June 20, 2012
The British response to Argentina’s surprise invasion of the Falkland Islands 30 years ago holds lessons for the United States today, Heritage Foundation expert Ted Bromund argues.
Prime Minister Margaret Thatcher’s swift and decisive action led to a rout of the Argentines. Last week marked the 30th anniversary of the end of the Falklands War.
First, Bromund explains, the U.S. should keep its military prepared for any surprise:
Strategic surprise is a fact of life; governments need to remember that and—especially in the realm of defense—keep enough reserve capacity and flexibility to act successfully when their predictions are wrong.
Secondly, the military should focus on mortal threats. Thatcher understood that Argentina was an enemy, though not of the same caliber as the Soviet Union. After the victory, she brought British forces back to Europe to protect the homeland. In the same regard, the U.S. should focus the most attention on homeland security.
The third lesson is to understand the impact of widespread cultural consequences that result from any war, writes Bromund, a scholar in Heritage’s Margaret Thatcher Center for Freedom. The Falkland incident discredited many South American dictatorships and led to increased democracy around the world. In the same vein, any military campaign set out by the U.S. will have cultural ramifications, win or lose.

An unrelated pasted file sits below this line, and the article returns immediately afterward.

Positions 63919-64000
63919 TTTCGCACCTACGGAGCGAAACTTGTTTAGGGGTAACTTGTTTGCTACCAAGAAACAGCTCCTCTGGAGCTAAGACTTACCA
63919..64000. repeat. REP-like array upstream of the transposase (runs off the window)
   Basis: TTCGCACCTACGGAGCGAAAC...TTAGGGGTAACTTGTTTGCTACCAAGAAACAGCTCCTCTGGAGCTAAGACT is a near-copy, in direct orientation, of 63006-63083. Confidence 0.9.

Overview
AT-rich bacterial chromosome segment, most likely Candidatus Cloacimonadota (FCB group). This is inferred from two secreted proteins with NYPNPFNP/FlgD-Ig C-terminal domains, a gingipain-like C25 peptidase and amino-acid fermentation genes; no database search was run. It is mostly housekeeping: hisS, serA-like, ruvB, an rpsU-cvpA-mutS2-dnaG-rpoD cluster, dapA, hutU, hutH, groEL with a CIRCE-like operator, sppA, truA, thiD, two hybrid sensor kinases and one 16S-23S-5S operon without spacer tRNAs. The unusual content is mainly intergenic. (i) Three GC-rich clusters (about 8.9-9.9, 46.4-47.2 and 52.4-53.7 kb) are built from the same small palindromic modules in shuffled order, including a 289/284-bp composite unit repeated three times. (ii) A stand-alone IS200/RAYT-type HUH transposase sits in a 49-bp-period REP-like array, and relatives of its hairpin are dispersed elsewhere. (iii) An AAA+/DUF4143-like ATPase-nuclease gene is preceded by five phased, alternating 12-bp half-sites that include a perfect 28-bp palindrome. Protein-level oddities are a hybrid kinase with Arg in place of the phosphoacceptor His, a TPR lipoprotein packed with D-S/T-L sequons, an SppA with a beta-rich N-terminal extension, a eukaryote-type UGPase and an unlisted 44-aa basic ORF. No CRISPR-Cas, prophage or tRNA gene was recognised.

Lastly, Bromund reminds us that there are no permanent victories. Great Britain may have won in 1982, but even today the Falklands remain a political issue in Argentina. Therefore, it is important that the U.S. not let its guard down. Bromund claims that maintaining our defenses and backing key allies will help provide for the common defense, as the Constitution requires.
Are there any other lessons the U.S. should take from the Falklands War?